About the Center for Rural Affairs News

$665,000 more available in lending capital

Recently, we learned of a $665,000 grant awarded to our Rural Investment Corporation for lending capital. The Rural Investment Corporation is a subsidiary of the Center for Rural Affairs that is certified as a Community Development Financial Institution (CDFI). 

The award comes from the U.S. Department of Treasury CDFI Fund. This was our first ever application to the CDFI Fund for loan capital. We were among 303 CDFIs who were awarded $208.7 million to increase lending and investment activity in low-income and economically-distressed communities across the nation.

Staff spotlight: Eberle serves east central small businesses

The Center for Rural Affairs recently hired Craig Eberle, of Bradshaw, Nebraska, as a small business loan specialist.

Eberle’s role is to work with new and existing small businesses to help them develop business plans, obtain funding, and receive training.

“I look forward to working with small businesses; helping them either expand their existing business, or start a new business,” he said. “It’s very rewarding to work with individuals who live and work in rural Nebraska.”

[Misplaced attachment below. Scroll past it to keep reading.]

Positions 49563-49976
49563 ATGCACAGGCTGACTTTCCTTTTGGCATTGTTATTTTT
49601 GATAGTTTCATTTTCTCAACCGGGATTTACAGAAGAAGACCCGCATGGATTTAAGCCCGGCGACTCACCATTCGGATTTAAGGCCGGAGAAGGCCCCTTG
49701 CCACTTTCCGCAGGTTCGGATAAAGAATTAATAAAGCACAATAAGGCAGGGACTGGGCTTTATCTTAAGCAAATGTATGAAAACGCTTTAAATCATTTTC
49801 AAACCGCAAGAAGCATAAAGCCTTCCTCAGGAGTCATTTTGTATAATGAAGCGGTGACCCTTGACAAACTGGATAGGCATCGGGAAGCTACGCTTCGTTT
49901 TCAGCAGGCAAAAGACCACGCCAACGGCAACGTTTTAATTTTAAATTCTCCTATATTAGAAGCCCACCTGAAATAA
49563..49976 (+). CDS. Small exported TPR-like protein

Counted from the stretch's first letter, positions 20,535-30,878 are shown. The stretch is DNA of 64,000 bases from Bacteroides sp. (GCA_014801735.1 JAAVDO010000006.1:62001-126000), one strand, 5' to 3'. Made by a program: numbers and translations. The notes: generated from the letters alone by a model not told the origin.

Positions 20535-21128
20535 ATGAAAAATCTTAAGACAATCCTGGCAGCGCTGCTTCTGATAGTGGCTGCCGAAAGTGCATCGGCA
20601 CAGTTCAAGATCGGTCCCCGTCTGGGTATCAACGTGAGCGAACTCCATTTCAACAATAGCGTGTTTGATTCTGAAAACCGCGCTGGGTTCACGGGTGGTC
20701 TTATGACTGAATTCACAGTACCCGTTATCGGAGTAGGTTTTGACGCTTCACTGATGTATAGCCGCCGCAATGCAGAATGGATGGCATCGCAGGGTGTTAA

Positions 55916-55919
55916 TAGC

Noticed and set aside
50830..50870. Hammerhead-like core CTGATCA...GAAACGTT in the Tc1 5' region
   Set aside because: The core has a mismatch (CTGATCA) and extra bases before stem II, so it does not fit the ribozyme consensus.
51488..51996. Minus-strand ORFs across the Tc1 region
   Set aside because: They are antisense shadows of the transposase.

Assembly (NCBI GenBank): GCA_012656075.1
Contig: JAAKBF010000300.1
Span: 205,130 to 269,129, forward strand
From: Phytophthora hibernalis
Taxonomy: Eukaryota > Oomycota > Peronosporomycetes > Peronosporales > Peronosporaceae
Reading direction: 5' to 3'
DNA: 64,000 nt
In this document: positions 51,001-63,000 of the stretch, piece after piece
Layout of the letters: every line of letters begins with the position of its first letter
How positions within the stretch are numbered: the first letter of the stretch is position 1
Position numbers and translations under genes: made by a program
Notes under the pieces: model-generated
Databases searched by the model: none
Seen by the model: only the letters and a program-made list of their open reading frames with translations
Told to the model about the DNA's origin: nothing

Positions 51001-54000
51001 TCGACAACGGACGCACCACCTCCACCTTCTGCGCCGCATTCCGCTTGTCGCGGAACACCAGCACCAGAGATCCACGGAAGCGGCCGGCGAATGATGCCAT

Top 5 of 2017: Cora grew up in the middle of everywhere

Cora Fox, policy associate, joined our organization in May. In our second highest viewed post of 2017, Cora shares that she looks forward coming back to her roots to work with Midwestern farmers, and talks about growing up in rural Iowa. She works primarily on agricultural policy, and can answer questions on our farm bill work or anything regarding "Answering the Call: Veteran Farmers Conference" set for March 24, in Hastings, Nebraska. We are glad to have her on our team.

Staff member featured in 2018 Farmer’s Almanac

Center for Rural Affairs project organizer, Kirstin Bailey, is featured in The 2018 Old Farmer’s Almanac. Bailey was contacted to take part in their “Special Report: Faces of Farming,” a compilation of input from farmers and growers throughout America.

The answers Bailey and her fellow farmers provided spoke to both changes underfoot and timeless traditions.

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